By David Gardner: Last Friday’s downing of a Turkish jet-fighter by Syrian anti-aircraft fire is probably the closest Syria’s 15-month conflict has come to sucking in the shadow warriors behind the rebels battling the regime of Bashar al-Assad.
The measured response of Recep Tayyip Erdogan, Turkish prime minister, belies his tempestuous reputation and means it is unlikely that Turkey, much less its Nato allies, will become open participants in the conflict – at least for now. Turkish officials have made it clear Turkey will not intervene in Syria except under an international umbrella. That would have to be provided by the United Nations Security Council and Nato, with Arab League backing – which looks unlikely despite UN special envoy Kofi Annan’s convening of an embryonic contact group to discuss a transition plan for Syria in Geneva this weekend.
But this does not mean that the Syrian conflict cannot be “internationalised” by accident.
There is, for example, already one instance in which Ankara has signalled it will react forcefully – if Damascus throws its weight behind the Kurdistan Workers’ Party (PKK), which continues to wage a nagging insurgency in south-east Turkey. Although the PKK operates primarily from the mountains of Iraqi Kurdistan, many in its ranks are Syrian Kurds.
President Assad’s late father, Hafez al-Assad, long backed the PKK until Turkey massed troops and tanks on his border in 1998. Bashar al-Assad has sought to neutralise Syria’s Kurdish minority and keep them out of the current uprising by granting citizenship to hundreds of thousands of stateless Kurds, and using the PKK as enforcers in Syria’s Kurdish areas and as a foil to Turkey. That could turn into a provocative tactic. “If Assad resumes that game, you can be sure that we will respond by bombing Syria”, one Turkish officer told the FT recently.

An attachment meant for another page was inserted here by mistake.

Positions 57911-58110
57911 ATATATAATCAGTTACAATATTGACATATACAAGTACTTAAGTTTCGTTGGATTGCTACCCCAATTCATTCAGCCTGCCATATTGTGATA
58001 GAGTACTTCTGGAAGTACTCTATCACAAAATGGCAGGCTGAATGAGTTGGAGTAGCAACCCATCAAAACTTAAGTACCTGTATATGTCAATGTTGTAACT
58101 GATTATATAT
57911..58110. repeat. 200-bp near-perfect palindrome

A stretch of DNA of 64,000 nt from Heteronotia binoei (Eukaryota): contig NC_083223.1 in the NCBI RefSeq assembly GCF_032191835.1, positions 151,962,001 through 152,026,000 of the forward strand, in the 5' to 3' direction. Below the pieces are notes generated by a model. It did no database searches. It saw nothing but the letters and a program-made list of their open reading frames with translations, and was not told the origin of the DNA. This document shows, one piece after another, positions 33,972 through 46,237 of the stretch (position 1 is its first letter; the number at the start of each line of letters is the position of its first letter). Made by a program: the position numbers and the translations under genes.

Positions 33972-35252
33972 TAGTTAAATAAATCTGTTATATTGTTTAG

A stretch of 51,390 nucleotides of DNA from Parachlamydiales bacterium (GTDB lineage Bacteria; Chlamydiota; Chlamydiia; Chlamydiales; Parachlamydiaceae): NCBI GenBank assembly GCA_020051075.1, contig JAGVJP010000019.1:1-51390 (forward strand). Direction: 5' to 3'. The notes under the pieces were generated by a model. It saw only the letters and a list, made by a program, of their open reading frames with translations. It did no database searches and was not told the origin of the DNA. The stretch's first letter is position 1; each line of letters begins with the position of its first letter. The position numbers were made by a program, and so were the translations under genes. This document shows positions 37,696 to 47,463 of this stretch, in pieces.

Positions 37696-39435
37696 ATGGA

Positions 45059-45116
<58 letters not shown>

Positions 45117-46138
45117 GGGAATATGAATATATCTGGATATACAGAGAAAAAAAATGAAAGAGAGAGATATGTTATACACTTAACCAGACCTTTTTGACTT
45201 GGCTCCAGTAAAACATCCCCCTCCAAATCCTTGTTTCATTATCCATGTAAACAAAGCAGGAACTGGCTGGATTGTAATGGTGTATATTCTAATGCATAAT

But plans for intervention are one thing, and accidents that trigger it are another – especially in light of the Assad regime’s documented recourse to cross-border violence. In the past three months, Syrian troops or militia have fired across the borders of Turkey, Lebanon and Jordan. Mr Erdogan has now changed the Turkish army’s rules of engagement to sanction attacks on Syrian forces that approach the border with Turkey, and moved armour and anti-aircraft batteries up to his side of it.
These new dispositions create a de facto safe haven for rebels in the north of Syria, helping to consolidate their extensive control of the countryside. As the summer wears on, the Assad clan is going to have to decide what to do about rebel advances.
While its willingness to kill appears limitless, the regime’s options look limited. For it has never been clearer that its strike forces – essentially the Fourth Armoured Division and Republican Guard, drawn mainly from the Assads’ minority Alawite community and under Bashar’s younger brother Maher al-Assad – are insufficient to regain control of the country. To recapture countryside in northern, eastern and central Syria would be to risk redeploying loyalist forces beyond the cities, just as fighting is closing in on the capital Damascus and defections are rising particularly among officers from the Sunni majority.
After repeatedly promising to impose a military solution, just as his father crushed Islamist insurgents in the early 1980s, President Assad’s options are narrowing. “Inside the Alawite community there is now real fear”, says a Lebanese politician who closely monitors Syria. “At the beginning everyone was convinced Bashar could solve the problem militarily, the way his father did. Now they have seen that he can’t, and he’s lost credibility.” The risk now, he said, was that the regime would lash out recklessly.
The younger Assad has over-reached before, notably in Lebanon and Iraq: the assassination of former premier Rafiq Hariri forced his troops to withdraw from Lebanon in 2005; later that year, funnelling of jihadis into the Iraq conflict came close to provoking a US military response.
The regime’s international opponents have rejected all talk of intervention, for fear of the volatile sectarian cocktail spilling over Syria’s borders. That argument may need revising if the Assads internationalise the conflict anyway.